13 awards for Wallimage/Bruxellimage at Ensors 2014

  • 21.09.2014

When Wallimage/Bruxellimage decides to co-finance films such as Marina or Het Vonnis, it is first of all because they give work to many Walloons and Bruxellois. Yes, despite the fact that their budgets are often very limited, these productions spend a lot of money here.
As soon as we read the scripts and the files, it seemed obvious that each of these works, in its own field, could capture the attention of a large audience. At least in Flanders and Brussels. For an investor, this is always an asset.

On this last point, Marina, het Vonnis and even De Behandeling did not disappoint. The three feature films have attracted a total of nearly one million spectators in Belgium: figures that make all French-speaking producers fantasize. But the purpose here is not to go back over the specificities of the different Belgian audiences.

The journey of a film usually ends with the national awards: the Magritte in Brussels and the Ensors in the north of the country. A very nice cherry on the cake for the director, the actors, the technicians, the producers… and for all those who chose to support the project. And no one at Wallimage and Bruxellimage intends to sulk about this little extra pleasure.

So it was a long-awaited date for the 20th of September in the Casino of Ostend where the Ensors (ex-Vlaamse filmprijzen) were awarded on the last day of the Film Festival. How many of these 24 nominations could be turned into statuettes?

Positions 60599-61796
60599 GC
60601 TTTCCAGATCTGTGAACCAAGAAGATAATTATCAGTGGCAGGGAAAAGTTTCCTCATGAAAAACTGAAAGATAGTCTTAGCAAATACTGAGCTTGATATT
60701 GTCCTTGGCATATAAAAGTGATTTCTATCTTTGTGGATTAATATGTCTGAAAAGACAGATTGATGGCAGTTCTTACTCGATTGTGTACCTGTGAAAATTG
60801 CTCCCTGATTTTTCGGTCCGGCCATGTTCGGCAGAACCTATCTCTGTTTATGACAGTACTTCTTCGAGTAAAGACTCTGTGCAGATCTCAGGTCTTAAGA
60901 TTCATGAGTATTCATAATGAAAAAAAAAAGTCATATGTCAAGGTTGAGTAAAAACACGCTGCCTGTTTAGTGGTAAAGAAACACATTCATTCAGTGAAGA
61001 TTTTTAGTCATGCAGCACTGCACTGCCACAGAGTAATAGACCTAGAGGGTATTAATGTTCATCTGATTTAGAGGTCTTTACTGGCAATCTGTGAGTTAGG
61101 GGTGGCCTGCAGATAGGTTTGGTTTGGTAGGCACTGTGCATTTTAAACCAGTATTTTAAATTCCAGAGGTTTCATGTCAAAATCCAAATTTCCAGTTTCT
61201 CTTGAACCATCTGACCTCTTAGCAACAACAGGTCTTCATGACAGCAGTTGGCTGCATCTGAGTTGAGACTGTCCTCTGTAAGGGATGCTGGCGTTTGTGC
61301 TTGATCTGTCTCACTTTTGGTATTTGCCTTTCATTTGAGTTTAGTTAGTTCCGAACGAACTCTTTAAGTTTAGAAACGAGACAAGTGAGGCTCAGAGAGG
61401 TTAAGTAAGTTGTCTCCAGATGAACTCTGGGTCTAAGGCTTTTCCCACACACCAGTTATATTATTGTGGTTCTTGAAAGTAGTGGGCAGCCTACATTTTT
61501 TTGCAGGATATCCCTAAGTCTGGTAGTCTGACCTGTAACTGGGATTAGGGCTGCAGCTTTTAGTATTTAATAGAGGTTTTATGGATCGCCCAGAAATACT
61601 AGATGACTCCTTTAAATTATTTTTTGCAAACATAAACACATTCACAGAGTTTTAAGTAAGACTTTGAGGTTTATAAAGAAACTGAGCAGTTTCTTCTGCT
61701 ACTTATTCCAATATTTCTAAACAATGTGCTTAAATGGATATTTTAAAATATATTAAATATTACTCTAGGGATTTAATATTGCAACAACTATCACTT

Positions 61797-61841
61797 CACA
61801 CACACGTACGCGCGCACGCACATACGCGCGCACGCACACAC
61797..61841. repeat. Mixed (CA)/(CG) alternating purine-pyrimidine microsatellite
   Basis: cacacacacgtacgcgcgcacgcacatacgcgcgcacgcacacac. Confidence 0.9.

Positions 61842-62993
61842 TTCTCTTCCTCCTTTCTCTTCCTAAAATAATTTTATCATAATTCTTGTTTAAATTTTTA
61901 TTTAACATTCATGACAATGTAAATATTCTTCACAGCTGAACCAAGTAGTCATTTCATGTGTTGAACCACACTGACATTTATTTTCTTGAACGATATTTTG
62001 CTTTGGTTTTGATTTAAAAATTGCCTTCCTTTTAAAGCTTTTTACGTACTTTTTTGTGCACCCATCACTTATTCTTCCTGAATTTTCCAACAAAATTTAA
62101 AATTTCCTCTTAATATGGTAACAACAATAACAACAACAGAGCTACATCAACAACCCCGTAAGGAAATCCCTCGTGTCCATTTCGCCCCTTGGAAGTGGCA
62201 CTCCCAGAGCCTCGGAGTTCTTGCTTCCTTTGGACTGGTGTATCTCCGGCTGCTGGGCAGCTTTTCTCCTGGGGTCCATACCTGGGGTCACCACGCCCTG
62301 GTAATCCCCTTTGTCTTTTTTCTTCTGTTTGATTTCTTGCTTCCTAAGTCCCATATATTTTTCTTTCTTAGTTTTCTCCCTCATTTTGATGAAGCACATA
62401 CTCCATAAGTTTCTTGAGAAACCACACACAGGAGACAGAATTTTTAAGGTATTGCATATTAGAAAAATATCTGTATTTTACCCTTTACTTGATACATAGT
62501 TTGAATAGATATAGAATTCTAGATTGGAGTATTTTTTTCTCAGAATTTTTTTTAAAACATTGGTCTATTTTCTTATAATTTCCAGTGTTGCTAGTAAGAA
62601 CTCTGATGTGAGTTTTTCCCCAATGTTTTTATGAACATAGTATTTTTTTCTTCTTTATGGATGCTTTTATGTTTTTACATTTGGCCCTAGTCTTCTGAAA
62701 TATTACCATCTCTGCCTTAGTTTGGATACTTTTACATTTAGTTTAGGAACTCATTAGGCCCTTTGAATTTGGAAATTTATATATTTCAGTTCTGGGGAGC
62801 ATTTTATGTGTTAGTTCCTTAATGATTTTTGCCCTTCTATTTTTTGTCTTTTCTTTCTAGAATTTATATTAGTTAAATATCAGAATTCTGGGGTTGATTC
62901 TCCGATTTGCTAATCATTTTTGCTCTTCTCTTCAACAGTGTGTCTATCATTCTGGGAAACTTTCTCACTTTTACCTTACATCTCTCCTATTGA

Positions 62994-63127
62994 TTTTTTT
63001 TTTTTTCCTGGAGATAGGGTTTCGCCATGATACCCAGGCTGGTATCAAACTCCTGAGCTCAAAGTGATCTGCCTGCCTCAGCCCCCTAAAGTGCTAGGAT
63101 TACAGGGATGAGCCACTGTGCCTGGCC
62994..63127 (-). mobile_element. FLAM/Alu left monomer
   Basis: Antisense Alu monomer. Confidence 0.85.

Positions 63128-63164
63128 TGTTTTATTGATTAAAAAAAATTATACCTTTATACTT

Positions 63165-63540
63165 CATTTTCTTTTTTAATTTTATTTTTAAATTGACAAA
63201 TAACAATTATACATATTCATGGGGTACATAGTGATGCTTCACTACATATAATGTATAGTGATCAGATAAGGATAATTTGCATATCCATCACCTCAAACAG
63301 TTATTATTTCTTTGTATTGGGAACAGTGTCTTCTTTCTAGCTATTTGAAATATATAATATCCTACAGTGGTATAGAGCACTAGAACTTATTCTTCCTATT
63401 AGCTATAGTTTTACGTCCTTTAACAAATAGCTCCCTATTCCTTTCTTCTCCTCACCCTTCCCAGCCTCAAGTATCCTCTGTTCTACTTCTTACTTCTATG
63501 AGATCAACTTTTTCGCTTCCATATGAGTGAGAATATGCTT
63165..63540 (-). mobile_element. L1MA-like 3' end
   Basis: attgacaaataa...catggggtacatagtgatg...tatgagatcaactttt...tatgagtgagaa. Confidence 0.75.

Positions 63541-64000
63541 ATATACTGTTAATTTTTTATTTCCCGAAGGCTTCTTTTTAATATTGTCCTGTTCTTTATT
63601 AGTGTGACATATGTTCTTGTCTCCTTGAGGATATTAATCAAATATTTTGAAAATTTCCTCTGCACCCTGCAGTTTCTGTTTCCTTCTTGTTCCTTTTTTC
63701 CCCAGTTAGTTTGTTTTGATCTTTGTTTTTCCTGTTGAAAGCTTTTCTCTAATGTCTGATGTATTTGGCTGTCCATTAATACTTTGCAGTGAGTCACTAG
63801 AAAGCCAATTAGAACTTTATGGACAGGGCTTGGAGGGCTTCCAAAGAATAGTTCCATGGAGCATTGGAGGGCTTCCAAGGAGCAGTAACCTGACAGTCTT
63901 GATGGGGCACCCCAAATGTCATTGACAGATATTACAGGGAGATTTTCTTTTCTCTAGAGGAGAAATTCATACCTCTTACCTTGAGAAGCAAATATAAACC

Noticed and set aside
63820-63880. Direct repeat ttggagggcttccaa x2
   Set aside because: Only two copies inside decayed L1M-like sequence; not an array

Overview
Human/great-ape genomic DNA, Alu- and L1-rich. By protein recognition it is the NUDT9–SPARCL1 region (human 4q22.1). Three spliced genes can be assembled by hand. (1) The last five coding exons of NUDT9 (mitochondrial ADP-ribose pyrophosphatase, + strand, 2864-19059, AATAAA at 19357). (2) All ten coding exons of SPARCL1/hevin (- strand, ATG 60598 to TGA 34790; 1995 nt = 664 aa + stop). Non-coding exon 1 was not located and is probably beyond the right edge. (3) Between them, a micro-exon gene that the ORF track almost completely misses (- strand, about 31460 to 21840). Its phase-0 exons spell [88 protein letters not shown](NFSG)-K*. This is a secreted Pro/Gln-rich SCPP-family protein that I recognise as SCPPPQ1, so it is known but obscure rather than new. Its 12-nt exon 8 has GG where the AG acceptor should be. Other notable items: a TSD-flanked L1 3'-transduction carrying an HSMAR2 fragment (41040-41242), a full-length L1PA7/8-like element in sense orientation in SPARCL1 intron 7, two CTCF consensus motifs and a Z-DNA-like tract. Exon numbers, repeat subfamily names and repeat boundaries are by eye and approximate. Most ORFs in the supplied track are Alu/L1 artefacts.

(photo by Maryline Laurin)

At 10:15 pm, the atmosphere is inevitably euphoric: with five Ensors and two additional awards, Marina de Stijn Coninx is the big winner of the year. After its incredible schlem in theaters (more than 500,000 spectators), this fictionalized biopic of Rocco Granata also seduced the jury in charge of choosing the winners.
Chaired by director and screenwriter Bart De Pauw, it was composed of producer Dries Phlypo, filmmaker and TV presenter Erik Van Looy, screenwriter Christophe Dirickx, director Stijn van der Veken, costume designer Kristin Van Passel, actor and director Tom Van Dyck, critic Stefaan Werbrouck, singer Geike Arnaert and actress Anemone Valcke.

Voted best film of the year, Marina also earned Stijn Coninx two other awards: best director and best script, which he co-wrote with Rik D’Hiet. Hubert Pouille received the Ensor for best artistic direction and Catherine Marchand for best costumes. A nice double after the Magritte won for his work on Vijay and I.

To complete the raid, Marina received the Industry Award from the Flemish professionals and the Audience Award from Telenet, which broadcast the ceremony for the first time via the Star Prime channel.

Faced with this tsunami, Het Vonnis the other favorite of the evening, also produced by Peter Bouckaert for Eyeworks, had to be satisfied with three prizes: Frank Van Den Eeden (also awarded by the Flemish Ministry of Culture for his entire body of work) was named “best cinematographer of the year” while Philippe Ravoet inherited the title of best editor.
Ultimate satisfaction, and it is important: Koen De Bouw, who carries the whole film on his shoulders, is, quite logically, elected best actor of the year. A beautiful return to the forefront for this great actor, star of blockbusters such as Zaak Alzheimer, Dossier K, Loft and Inringer.

Johan Van Assche, finally, won best actor in a supporting role for his performance in De Behandeling. Still produced by Eyeworks.

This shower of awards could have already filled us, but to be complete, we must add two Ensors to the prizes received by Wallimage/Bruxellimage: Spencer Bogaert, the young hero of Labyrinthus was elected best hope (mixed) of the year while Two Days, One Night by Jean-Pierre and Luc Dardenne won the Ensor for the best co-production with Wallonia.

The film that will represent us at the Oscars was co-produced in Flanders by Eyeworks (Peter Bouckaert) with the Brothers’ River films. That is to say the duo that is also (in reverse order) behind Marina. A beautiful story, no?